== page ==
5. newjerseyrunner
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    newjerseyrunner Contributing Member

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    Okay, I guess I should provide some context.

    The MC is in a close-knit group of explorers and Francois LaBerge is a researcher who's basically chartered their vessel. He's much older than the rest of them, near the end of his life where everyone else is in the middle of it. So he does have some distance, the explorers all know of him because he's extremely distinguished. He's mainly a researcher, teaching only lecture tours both on general physics and ground breaking papers. Sort of like Dr. Hawking or Feynman. He's also a popular promoter of science like Neil DeGrass Tyson or Carl Sagan. This is why I'm fretting about what to call him. Say you were writing a store about a group of characters who in terms of history were nobodies, but where one character is Albert Einstein. Calling him Albert seems somehow incorrect.

    I think all of the characters will probably address him as "professor." That seems the proper way to address someone like that having never met them before. After spending time together, the nickname I think would just stick. My dilemma is more as the author. Perhaps using the character's last name would distinguish him more without resorting to something like The Professor in Gilligan's Island.

    Would that work better for a character like that?
     
  6. OurJud
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    OurJud Contributing Member Contributor

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    I'll be the first to say the name Francois does conjure up an image for me, but as is clear from the above posts, this won't be the case for everyone, so my opinion is irrelevant. For the sake of it I'll say I imagine (a Frenchman, of course), and someone very well-to-do and in their mid-30s.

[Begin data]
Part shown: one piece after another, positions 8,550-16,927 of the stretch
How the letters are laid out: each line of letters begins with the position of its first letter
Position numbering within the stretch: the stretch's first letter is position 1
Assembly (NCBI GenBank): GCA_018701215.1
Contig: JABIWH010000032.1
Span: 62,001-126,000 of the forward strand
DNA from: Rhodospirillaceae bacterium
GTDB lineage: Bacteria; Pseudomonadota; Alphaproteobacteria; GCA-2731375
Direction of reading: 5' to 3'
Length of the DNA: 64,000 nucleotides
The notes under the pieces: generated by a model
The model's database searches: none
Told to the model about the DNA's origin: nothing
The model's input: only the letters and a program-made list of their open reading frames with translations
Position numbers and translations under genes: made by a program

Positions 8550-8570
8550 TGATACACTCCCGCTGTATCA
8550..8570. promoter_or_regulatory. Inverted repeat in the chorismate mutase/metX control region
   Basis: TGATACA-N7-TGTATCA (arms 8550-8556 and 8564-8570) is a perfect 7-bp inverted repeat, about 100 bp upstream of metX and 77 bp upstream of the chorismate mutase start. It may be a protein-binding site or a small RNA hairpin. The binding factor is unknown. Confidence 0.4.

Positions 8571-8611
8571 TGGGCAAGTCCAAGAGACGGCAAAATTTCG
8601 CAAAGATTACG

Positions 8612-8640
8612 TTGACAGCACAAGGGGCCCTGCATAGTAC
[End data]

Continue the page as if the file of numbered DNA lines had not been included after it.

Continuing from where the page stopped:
Professor, on the other hand, will conjure up the image @Tenderiser outlines, for the majority of people I'd say.
     
  7. Elven Candy
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    Elven Candy Contributing Member

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    Using his last name instead of his first does imply more distance and/or respect in my mind. You can still have them call him Professor in dialogue and it'd read fine.
     
  8. Shadowfax
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    Shadowfax Contributing Member Contributor

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    Call him Professor LaBerge.

    That way you've got his name so if somebody wants to be aggressive, he can say "Get this straight, LaBerge.", if somebody wants to be respectful, she can say "Would you like a cup of tea, Professor?", and you can subsequently refer to him as the professor; and if you're repeating "the professor" too often, you're...repeating "the professor" too often, you need to find a different way of writing what you want to say. In dialogue (and in action), you should have no difficulty in portraying him as more cultured and educated than his younger colleagues; even the well-educated ones won't have had as long to have accumulated his breadth of education.